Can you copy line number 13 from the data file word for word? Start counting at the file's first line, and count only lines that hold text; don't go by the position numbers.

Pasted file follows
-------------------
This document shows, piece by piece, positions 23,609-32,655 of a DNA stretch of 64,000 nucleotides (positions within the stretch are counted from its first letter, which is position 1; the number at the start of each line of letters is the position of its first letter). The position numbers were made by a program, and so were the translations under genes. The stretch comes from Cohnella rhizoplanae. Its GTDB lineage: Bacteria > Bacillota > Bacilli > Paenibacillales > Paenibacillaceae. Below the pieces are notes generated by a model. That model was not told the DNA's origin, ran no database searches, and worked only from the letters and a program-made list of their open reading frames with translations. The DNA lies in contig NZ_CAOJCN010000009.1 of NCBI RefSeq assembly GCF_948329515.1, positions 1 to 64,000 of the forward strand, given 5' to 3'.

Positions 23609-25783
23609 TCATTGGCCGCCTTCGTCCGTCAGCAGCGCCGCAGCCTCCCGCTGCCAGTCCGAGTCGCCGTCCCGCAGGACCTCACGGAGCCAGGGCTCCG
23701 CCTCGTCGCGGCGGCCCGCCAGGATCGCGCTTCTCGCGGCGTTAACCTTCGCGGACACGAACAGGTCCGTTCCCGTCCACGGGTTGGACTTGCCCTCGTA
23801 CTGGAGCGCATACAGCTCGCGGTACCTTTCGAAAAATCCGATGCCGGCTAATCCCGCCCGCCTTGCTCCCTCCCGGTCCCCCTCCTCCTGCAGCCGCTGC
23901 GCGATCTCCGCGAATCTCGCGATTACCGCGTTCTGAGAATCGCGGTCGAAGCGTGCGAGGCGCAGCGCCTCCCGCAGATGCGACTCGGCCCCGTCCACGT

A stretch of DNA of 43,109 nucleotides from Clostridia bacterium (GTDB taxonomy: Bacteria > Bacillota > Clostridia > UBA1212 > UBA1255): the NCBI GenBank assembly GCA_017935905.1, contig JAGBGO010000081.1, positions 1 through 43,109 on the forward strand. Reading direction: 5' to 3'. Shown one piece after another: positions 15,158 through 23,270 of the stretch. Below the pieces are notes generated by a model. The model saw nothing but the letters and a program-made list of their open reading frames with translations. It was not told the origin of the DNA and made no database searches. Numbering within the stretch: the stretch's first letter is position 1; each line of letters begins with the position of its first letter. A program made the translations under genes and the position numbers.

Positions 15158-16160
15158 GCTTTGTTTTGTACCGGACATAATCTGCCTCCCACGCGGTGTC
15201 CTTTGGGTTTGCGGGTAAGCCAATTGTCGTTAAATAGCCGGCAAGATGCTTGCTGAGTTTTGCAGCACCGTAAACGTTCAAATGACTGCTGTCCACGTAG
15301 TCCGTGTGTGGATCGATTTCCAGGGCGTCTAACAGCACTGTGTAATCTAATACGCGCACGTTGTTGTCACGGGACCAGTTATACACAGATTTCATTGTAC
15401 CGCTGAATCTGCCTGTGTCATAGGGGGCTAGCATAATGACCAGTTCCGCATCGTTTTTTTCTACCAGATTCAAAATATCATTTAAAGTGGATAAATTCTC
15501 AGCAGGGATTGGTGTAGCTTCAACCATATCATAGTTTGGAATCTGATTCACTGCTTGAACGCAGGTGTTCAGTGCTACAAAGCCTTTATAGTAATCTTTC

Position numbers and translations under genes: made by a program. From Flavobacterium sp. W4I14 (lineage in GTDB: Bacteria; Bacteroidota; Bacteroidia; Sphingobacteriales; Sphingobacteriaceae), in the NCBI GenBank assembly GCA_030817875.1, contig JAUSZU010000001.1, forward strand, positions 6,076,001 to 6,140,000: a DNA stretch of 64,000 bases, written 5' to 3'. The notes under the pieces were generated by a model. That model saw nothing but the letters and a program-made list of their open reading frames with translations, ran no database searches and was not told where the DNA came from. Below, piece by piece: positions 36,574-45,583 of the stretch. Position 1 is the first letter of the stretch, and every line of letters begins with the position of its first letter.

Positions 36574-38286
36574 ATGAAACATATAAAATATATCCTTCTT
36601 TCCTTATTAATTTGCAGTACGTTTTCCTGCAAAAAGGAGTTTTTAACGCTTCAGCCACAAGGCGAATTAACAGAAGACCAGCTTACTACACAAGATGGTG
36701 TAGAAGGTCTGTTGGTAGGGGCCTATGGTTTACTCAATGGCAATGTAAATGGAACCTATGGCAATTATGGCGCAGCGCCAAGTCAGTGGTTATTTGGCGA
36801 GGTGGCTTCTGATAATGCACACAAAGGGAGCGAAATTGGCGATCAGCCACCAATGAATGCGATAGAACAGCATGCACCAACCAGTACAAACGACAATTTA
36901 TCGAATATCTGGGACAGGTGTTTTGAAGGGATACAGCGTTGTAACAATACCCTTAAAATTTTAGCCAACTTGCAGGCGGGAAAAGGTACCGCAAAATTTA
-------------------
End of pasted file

15501 AGCAGGGATTGGTGTAGCTTCAACCATATCATAGTTTGGAATCTGATTCACTGCTTGAACGCAGGTGTTCAGTGCTACAAAGCCTTTATAGTAATCTTTC